The mailbox needs replacing. There it stands, a standard plastic mailbox at the street, sitting atop a decorative post. The box is black, and the pull down door is missing, doubtless from decades of use by my wife’s parents who lived there. It’s a beaten looking box, ready for the new one, but mailbox replacement can be low on one’s priority list in the shuffle of moving. It’s distressing though to look into a mailbox without its cover. It just looks so ill clad and helpless, besides which little details are part of life, both in form and function. The form part can even include the cosmetic, because no matter how educated people are, women still wear jewelry, and men adjust their belt buckles to line up with their zippers.
OK, so what’s the problem here? The mailbox is functional, but yesterday’s 50 paces to the box revealed a new surprise. Inside was a stack of mail for the resident across the street, whose box is on the odd side, even though the house is an even number.
One problem is now two problems, and there’s gotta be a law somewhere that says when two problems exist, a previously existing third problem becomes irritatingly evident. So now the box is missing its front flap, plus it has a pile of mail addressed to the person across the street. Now the third problem is glaring. In life, we try not to see details that hopefully ignoring can resolve. As I stood looking at my pitiful mailbox at the house we’re soon to move into, the faded white streaks of bird drizzle stood out along the front and back of each side. Strangely, the middle section of the box remained pristine, though faded black from years of sun beating down on the box.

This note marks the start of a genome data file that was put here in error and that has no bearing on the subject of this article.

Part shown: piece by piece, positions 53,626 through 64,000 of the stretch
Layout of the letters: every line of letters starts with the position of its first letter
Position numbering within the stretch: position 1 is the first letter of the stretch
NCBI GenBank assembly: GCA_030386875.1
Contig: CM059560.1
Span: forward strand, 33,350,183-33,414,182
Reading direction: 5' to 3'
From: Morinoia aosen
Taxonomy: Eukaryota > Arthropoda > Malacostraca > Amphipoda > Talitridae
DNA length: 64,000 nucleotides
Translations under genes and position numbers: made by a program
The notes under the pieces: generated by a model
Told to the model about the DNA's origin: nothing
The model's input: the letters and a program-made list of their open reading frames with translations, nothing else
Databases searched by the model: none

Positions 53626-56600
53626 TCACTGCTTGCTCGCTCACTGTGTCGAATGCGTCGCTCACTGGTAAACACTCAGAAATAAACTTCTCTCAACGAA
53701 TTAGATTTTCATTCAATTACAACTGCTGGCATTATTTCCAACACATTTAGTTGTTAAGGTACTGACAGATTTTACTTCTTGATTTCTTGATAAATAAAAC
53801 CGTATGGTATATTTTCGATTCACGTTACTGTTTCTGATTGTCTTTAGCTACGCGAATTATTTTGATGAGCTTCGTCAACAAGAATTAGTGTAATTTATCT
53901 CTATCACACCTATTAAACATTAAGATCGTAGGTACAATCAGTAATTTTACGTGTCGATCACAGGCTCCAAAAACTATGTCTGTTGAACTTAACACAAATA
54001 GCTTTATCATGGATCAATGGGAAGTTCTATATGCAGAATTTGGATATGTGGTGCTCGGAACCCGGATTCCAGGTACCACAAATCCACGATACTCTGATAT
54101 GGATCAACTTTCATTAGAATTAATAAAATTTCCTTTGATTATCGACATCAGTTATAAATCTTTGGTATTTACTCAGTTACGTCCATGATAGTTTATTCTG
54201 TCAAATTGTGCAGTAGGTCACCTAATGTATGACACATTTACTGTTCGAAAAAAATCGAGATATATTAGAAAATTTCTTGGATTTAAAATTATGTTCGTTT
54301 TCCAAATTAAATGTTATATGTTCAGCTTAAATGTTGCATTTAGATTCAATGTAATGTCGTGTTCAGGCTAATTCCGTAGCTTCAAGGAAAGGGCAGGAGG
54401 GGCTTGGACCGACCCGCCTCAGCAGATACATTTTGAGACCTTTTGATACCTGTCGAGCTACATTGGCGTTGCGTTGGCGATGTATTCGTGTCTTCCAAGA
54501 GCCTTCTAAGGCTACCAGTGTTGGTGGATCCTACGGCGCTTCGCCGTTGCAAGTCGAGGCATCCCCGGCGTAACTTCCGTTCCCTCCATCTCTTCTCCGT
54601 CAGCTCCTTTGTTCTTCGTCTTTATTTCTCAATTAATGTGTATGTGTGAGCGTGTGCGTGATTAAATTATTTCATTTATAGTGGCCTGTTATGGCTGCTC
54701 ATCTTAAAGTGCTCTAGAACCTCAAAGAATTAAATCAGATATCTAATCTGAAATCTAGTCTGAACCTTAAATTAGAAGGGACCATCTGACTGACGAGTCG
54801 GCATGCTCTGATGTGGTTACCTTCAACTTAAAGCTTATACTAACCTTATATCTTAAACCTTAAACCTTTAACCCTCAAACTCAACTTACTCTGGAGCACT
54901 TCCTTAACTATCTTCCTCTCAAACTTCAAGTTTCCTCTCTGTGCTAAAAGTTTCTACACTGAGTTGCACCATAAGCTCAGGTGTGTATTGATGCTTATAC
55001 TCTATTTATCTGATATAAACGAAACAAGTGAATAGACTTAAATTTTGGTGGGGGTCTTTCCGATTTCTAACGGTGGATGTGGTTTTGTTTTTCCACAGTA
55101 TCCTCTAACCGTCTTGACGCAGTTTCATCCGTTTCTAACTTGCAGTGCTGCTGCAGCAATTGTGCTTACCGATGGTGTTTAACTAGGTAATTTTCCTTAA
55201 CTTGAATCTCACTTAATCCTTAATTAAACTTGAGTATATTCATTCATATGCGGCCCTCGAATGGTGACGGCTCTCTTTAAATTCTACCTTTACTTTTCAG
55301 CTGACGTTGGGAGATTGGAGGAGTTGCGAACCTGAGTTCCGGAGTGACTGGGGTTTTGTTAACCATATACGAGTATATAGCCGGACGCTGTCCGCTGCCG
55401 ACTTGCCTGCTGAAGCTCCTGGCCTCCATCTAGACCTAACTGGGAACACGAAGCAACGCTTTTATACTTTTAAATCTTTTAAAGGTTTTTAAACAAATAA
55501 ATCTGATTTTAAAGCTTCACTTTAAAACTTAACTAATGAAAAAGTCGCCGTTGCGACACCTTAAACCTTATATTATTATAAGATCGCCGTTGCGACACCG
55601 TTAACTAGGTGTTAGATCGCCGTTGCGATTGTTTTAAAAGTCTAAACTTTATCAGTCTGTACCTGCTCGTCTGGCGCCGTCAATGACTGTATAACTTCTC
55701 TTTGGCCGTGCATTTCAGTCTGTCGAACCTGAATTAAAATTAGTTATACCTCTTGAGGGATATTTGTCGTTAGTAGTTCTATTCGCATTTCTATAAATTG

I knew that the box is to be replaced, so the question of a makeshift flap was not on the do-list, and bleaching off the bird art was not a priority either. Getting the right mail to the right box took me over. How could I help the carrier? One white marker or crayon could solve it by writing the numerals on that pristine area on each side of the box.
A search in the house turned up no marker or crayon. Sometimes, the educated person has to think like a child. What would a child do? A child would go to the children’s art supplies. In the process of moving, all of those, materials used by the grandchildren had been packed in a box. My wife, Tandy, said, “I can find them in two minutes if you bring me a knife to cut the tape on this box.” She not only knew where the box was but had labeled it, a fact that proves that wisdom can even supersede education at times.
Sure enough, inside the box was a small decorative tin, and in it was a white crayon. Joy can be in small packages. Crayon in hand, I went straight to the mail box and started forming the numerals on each side of the box. Crayon on plastic may not be a standard medium, and so this took repetition. Irritation at having to retrace the numerals over and over gave way to the feel of the crayon tip sliding over previous layers of crayon until each numeral stood out boldly. There is no “Control B” when manually applying crayon. But then, just as a keyboard has its tactile sensation, the swirling and linear motions with the crayon offered a kinesthetic and rhythmic pleasure. Not only that, a plan had come together, and a problem had been solved. The missing flap and the bird art would soon be solved with a new box.
Walking the 50 paces back up the driveway, I couldn’t have been happier if I had solved a quadratic equation. I know that sounds shallow, but sometimes it’s true. And besides, whoever invented quadratic equations probably started with smaller problems first, one step at a time, which is a hallmark of education and always will be.
- Review: The Day the Crayons Quit by Drew Daywalt (wakingbraincells.com)
- Mailbox Tales (suitcaseofcourage.typepad.com)
- Getting things done sometimes takes a year (scrapbooklady.typepad.com)